Monitoring where my bandwidth is going


I am setting up a router with 3G/4G WAN and would like to understand where my data is consumed. Typically I would like to know how much iOS, Windows Upgrade, Netflix, Spotify, etc. is consuming in order to block/educate the users so that the bandwidth will last expected length.

Most bandwidth packages I have seen only monitors total bandwidth, not to which server.

Can you point me in the right direction of where to look?

// Daniel

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For Live monitoring you can use

Luci -> Status -> realtime graphs -> Connections

Then scroll down for a list of open connections and data used

You might need to check the existing monitors closely.
I think that at least "darkstat" shows the traffic per external host.

This has become more challenging that it was, as many/most of these services use content distribution networks (CDN). The bulk of the data transferred might not come from, for example, a host that resolves to a name, but one that resolves to or (AWS), or ...

If knowing what the requested domain name is, at least for HTTP and some HTTP-S connections then a web proxy is a somewhat complex way to start to track that. Past that, especially with an encrypted service, you're pretty much out of luck in knowing the intent of the connection if the reverse DNS isn't helpful. You'll have to decide how valuable that information is against the complexity, CPU resources, and other costs in collecting it.

For many people, the pattern of usage is about the same over time, so reverse DNS and port number is "enough".

As you say "educate people" it sounds like tracking the source of the connection would be valuable to you as well.

If I need something more robust than Realtime Graphs > Connections, I use sfotflowd, and I collect the data with NfSen.

Yes, Netflow (or sFlow, or IPFIX) can give a great amount of info about the sources, destinations and volumes of traffic flowing through your network. The softflowd package will send that info to a separate program that collects the stats and displays them. NfSen is one.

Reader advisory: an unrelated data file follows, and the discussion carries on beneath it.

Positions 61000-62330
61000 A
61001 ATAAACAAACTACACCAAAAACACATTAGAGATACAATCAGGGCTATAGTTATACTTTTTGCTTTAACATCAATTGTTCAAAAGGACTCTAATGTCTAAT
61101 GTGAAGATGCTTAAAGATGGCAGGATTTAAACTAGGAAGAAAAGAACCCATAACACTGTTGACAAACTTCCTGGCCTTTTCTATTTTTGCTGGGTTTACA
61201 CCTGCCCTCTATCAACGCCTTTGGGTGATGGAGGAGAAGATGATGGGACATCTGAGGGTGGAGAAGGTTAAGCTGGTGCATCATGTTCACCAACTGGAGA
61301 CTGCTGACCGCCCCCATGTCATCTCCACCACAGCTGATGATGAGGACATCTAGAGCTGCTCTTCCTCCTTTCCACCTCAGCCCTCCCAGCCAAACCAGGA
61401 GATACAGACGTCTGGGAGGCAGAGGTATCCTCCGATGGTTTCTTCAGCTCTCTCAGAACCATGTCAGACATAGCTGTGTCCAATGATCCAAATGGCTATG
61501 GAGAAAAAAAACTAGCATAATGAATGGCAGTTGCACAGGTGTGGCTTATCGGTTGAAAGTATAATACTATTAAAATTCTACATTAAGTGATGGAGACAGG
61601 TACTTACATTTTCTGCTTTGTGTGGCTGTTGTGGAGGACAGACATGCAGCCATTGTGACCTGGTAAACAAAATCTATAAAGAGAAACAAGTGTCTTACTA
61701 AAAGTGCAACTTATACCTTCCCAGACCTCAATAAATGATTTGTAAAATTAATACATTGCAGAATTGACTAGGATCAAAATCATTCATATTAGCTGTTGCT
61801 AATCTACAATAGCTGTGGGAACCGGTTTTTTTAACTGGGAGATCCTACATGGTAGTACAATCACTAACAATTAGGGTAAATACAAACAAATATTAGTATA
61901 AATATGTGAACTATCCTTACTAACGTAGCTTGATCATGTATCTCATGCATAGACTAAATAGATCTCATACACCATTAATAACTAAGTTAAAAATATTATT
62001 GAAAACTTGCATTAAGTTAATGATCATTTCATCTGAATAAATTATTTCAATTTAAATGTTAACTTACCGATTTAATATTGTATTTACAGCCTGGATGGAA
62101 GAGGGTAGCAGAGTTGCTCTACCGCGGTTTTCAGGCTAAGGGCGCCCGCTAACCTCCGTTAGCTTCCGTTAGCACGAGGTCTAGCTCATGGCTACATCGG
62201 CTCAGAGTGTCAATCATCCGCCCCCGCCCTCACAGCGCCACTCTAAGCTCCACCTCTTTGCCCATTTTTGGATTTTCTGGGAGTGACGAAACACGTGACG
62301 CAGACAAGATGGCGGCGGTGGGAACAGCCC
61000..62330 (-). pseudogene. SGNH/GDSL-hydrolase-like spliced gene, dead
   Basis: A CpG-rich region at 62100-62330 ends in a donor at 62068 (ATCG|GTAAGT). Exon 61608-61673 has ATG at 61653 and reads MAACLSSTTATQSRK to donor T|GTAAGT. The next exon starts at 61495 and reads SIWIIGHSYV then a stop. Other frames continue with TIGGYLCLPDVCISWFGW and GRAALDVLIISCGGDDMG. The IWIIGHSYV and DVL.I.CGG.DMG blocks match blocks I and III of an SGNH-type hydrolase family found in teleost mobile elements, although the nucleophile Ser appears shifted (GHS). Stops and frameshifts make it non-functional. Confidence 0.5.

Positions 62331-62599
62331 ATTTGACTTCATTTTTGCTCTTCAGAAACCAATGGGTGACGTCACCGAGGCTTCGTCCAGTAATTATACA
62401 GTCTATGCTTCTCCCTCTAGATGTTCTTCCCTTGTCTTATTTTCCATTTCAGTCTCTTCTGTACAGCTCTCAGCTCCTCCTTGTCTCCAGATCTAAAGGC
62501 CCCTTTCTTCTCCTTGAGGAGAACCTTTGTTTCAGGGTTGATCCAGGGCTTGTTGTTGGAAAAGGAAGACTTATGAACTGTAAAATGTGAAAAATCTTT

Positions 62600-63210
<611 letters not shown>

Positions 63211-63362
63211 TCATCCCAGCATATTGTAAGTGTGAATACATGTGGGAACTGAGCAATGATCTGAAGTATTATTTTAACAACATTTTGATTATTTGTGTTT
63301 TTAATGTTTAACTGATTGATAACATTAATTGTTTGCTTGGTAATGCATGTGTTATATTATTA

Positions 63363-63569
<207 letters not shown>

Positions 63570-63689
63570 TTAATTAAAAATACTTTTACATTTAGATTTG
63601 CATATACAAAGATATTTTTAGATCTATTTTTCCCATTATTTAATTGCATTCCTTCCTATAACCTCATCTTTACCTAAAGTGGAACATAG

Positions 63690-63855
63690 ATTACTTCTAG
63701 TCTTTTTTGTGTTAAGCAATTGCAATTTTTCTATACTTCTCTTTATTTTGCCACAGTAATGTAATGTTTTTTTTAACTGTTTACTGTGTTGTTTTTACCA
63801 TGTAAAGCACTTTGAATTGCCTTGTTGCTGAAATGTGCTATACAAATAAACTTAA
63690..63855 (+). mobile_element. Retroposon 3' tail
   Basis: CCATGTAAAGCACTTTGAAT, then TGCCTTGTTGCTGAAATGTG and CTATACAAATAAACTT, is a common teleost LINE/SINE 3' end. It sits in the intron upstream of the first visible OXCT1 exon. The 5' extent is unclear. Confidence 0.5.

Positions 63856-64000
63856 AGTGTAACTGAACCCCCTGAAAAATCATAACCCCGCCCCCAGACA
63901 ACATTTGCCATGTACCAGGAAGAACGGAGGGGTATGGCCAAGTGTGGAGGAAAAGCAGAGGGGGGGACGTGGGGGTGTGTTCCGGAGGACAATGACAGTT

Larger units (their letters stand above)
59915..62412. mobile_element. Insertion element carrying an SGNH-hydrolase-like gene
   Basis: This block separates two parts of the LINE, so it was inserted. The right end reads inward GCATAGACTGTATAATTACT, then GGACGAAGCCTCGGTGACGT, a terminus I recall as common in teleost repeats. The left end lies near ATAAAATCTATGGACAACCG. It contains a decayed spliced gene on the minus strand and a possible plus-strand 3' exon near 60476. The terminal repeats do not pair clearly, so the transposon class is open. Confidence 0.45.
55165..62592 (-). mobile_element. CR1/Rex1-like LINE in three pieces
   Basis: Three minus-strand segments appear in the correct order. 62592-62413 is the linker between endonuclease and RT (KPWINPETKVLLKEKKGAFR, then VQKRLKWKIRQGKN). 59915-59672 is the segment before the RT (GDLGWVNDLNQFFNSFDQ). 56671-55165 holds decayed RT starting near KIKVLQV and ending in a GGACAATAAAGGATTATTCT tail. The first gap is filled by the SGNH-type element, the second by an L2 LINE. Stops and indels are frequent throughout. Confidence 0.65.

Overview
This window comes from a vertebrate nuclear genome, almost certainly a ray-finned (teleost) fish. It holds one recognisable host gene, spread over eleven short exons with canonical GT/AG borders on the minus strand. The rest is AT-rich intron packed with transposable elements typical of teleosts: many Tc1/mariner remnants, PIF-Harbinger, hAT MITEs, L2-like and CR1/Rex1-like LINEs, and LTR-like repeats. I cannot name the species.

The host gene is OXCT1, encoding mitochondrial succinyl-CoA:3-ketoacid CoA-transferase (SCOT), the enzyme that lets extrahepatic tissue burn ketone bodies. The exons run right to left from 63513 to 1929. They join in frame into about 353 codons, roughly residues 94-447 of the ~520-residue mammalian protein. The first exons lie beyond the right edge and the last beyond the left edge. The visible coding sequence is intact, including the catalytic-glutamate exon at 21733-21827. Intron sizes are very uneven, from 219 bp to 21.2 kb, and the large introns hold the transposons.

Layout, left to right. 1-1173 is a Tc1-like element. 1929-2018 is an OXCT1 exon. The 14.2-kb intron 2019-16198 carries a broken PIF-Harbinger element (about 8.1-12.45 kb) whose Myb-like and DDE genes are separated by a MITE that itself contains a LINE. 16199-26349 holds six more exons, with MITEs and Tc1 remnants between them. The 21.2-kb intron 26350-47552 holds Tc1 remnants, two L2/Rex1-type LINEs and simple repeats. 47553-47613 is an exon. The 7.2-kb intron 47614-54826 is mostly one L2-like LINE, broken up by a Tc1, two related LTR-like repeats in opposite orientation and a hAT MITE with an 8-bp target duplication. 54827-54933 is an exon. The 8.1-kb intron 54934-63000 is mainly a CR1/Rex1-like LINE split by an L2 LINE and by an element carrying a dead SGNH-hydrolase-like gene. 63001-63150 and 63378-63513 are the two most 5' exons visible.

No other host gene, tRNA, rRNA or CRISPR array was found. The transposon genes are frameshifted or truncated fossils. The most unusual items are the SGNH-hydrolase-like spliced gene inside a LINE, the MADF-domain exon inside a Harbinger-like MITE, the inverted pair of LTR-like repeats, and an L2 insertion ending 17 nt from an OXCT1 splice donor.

I blogged about a bunch of netflow collectors at Netflow Collectors for Home Networks, including NFSEN/NFDUMP, FlowViewer, and WebView Netflow Reporter.

I created Dockerfiles to simplify installation of the programs. Enjoy!


One more tool: YAMon (Yet Another MONitor) installs on OpenWrt to provide very fine-grained traffic statistics. Read more at

Update: I wrote my initial note quickly, and wasn't quite fair to YAMon. Here's a more considered response.

I like YAMon a lot. The traffic stats are easy to use with a good web-based display. you really can tell "who's hogging the bandwidth", both right now (nice real-time display) and over time ("who used the most last month?") It also lets you enter monthly bandwidth caps so you can see what percentage you've used, and how far into the month you are. The example charts at, say, show the kinds of helpful info that YAMon collects.

I do wish the installation process were easier.

  • YAMon requires external storage (USB thumb drive, for example) in /opt. The documentation at is good
  • You then ssh in and run a script that goes through a number of steps to download and configure the software. It would be great if there were a facility to say, "Just use the defaults..." since they're usually the right thing.

richb-hanover thanks for the mention but ouch! :slight_smile:
To be clear, YAMon tracks on a per device basis rather than per destination... Howevr, that said the Live Usage tab should give you some indication of what sites your devices are connecting to...

Let me know if you have more questions

@al_c - I updated my note to expand a little more about my thoughts re: YAMon.